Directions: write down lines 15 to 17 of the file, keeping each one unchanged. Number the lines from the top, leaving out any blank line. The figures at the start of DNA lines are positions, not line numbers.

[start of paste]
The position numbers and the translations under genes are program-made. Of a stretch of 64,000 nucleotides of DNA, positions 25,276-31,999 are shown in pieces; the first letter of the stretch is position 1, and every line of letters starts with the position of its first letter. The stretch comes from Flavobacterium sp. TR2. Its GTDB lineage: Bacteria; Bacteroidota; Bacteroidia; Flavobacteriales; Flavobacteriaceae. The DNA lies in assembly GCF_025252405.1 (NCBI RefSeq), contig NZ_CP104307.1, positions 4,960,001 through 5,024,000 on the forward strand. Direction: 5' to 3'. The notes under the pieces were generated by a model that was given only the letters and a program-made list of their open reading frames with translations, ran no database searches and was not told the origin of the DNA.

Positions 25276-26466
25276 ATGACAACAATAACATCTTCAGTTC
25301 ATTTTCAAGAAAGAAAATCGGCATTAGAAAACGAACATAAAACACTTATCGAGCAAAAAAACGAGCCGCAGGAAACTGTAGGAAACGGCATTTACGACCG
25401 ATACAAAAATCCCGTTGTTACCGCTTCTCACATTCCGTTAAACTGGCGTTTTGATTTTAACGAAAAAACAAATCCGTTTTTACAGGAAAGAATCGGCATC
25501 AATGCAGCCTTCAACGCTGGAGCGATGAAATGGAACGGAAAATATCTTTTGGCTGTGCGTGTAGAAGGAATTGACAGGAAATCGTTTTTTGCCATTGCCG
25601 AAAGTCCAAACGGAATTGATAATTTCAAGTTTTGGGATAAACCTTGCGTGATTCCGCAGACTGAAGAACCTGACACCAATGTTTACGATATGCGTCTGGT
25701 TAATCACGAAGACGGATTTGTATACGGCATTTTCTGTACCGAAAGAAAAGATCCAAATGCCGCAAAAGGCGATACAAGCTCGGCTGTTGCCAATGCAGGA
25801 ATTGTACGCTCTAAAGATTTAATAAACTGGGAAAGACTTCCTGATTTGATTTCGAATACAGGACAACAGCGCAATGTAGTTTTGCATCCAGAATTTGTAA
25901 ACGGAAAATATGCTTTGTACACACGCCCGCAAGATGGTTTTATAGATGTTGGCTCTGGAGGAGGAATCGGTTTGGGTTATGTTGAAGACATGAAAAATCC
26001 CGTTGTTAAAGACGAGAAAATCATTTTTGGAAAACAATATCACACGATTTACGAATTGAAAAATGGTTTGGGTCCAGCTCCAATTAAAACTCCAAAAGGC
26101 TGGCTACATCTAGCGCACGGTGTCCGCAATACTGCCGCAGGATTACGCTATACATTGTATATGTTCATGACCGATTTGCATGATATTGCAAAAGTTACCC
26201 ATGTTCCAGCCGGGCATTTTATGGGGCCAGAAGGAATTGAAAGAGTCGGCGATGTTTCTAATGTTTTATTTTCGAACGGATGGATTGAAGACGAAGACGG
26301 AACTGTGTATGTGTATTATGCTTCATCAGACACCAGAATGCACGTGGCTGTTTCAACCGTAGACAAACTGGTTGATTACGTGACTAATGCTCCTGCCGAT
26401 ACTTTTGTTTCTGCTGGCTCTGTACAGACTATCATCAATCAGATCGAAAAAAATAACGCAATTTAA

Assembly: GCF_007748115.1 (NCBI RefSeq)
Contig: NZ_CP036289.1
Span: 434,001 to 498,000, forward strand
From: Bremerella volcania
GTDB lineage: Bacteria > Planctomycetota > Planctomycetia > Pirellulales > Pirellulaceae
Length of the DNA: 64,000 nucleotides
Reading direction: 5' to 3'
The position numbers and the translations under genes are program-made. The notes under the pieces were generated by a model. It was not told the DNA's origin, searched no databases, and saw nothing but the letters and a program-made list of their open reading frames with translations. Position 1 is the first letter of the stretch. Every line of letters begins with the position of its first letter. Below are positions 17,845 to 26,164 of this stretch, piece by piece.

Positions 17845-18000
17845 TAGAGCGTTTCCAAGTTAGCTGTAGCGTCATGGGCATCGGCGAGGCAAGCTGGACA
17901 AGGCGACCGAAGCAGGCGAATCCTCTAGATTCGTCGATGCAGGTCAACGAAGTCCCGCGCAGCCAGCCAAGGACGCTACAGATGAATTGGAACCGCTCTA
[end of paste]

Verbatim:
26401 ACTTTTGTTTCTGCTGGCTCTGTACAGACTATCATCAATCAGATCGAAAAAAATAACGCAATTTAA

Assembly: GCF_007748115.1 (NCBI RefSeq)
Contig: NZ_CP036289.1